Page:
Before your baby is ready to start eating whole, solid foods, you may be buying pre-packaged, processed baby food in little jars from your local supermarket. But you don't need to buy these from the shops. It is simpler, easier and more cost effective than you might imagine to grow and blend your own baby food in your polytunnel or elsewhere in your garden. Here are some tips to help you make home-made baby food from polytunnel produce:
The key with feeding baby, as with feeding yourself, is to think about creating a balanced, healthy diet with plenty of whole foods. There is a wide range of fruits and vegetables that you can grow to create delicious soft blended baby food. Many root vegetables such as carrots, swede and beetroot are relatively easy to grow and provide a good texture, as do pumpkins and squash. Peas and beans are also excellent options, and you can also add some brassicas or other leafy greens to the mix. Apples make an excellent base for baby food too, while other fruits – strawberries, raspberries, currants and other berries can also be added to make healthy 'puddings' for your little one.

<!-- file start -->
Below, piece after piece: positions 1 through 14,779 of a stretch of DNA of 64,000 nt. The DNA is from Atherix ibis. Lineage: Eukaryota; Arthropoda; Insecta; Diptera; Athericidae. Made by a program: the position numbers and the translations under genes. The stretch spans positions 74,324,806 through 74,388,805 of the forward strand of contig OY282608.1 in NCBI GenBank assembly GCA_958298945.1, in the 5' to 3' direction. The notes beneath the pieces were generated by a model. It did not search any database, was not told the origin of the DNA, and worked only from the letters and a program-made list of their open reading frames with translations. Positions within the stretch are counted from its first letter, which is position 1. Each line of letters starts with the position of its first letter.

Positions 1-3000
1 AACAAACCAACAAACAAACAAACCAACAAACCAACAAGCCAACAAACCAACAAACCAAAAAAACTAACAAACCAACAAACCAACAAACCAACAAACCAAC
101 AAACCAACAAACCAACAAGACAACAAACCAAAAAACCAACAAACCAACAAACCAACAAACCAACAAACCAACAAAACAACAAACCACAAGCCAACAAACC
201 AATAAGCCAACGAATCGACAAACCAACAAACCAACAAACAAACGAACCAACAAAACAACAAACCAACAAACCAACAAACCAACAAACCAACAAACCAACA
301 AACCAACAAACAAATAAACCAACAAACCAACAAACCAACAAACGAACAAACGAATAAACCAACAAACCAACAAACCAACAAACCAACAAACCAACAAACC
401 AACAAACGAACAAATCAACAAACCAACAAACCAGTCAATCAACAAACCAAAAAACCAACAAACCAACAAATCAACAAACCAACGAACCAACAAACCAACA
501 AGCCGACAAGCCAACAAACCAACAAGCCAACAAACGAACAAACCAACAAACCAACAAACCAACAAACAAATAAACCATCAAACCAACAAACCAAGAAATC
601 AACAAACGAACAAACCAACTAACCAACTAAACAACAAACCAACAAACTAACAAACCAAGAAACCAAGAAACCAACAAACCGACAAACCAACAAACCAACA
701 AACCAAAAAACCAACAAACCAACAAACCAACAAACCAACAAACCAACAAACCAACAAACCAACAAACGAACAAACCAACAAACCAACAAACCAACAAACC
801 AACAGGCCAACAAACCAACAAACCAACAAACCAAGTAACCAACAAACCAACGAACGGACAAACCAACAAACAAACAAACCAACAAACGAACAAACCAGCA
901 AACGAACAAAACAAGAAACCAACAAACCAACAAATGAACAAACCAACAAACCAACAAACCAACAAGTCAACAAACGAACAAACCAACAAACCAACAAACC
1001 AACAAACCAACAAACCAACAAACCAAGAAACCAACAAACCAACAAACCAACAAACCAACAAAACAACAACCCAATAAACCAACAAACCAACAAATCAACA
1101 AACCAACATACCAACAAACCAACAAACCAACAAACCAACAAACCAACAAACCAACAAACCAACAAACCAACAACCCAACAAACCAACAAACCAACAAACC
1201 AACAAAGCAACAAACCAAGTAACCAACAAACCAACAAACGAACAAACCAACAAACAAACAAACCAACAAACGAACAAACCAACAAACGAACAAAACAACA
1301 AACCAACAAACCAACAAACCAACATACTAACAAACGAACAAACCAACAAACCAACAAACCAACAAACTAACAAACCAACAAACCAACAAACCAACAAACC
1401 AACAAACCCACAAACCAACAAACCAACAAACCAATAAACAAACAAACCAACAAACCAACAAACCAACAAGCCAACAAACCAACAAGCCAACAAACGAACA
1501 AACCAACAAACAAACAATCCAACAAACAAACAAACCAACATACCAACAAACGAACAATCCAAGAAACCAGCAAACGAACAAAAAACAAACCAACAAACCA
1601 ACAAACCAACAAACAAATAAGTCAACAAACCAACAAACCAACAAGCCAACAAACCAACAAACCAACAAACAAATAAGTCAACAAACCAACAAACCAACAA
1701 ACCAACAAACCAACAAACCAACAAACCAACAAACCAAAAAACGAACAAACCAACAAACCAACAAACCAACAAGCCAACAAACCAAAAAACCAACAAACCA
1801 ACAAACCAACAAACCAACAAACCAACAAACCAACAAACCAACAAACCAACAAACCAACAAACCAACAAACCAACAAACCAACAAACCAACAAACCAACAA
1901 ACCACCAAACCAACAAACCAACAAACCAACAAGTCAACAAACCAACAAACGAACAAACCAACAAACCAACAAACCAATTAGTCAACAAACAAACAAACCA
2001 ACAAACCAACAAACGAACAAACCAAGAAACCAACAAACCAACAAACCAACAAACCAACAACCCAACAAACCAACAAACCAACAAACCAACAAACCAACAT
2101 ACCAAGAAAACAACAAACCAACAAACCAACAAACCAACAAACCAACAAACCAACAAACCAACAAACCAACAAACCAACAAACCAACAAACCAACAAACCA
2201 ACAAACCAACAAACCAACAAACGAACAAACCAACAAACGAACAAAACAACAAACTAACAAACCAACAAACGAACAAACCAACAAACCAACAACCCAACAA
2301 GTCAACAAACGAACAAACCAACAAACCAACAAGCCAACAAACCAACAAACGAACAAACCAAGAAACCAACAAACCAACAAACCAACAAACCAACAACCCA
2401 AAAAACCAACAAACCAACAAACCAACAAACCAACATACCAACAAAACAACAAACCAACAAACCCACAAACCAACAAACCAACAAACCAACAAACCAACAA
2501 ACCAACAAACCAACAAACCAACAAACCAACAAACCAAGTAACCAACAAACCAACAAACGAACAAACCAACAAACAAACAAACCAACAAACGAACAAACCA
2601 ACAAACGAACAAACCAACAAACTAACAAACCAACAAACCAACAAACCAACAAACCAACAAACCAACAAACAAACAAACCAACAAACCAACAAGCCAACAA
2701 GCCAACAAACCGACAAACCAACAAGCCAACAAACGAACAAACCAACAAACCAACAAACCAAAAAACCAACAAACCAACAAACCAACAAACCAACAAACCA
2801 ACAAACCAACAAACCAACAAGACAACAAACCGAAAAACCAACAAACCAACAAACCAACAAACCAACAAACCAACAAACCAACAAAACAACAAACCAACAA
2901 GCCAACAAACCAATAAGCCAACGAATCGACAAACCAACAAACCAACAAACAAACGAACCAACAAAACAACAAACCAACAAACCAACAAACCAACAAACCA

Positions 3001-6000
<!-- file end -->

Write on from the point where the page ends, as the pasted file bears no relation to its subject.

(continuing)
A blender is not strictly necessary as it is often possible to purée/mash cooked vegetables by hand. But a good blender will make the job of making soft baby food a lot easier and will allow you to create soft baby food with raw or lightly steamed ingredients as well as cooked ones, which will help to make sure that there are plenty of nutrients in what you feed your child. While also a nice-to-have and not an essential, a pressure cooker would also make it easier to create soups and stews that can be enjoyed not only by the baby but by the whole family.
When making your own baby food, you should remember that most fresh produce will only be available at certain times of year. When you harvest, it is a good idea to plan ahead and make bigger batches of baby food that can be frozen and defrosted as needed later in the year when less fresh produce is available. A polytunnel makes it easier to grow food year round, but winter and early spring will still be a lot leaner than midsummer. Consider batch cooking when things are in season and make space in your freezer to store plenty of baby food for the months to come.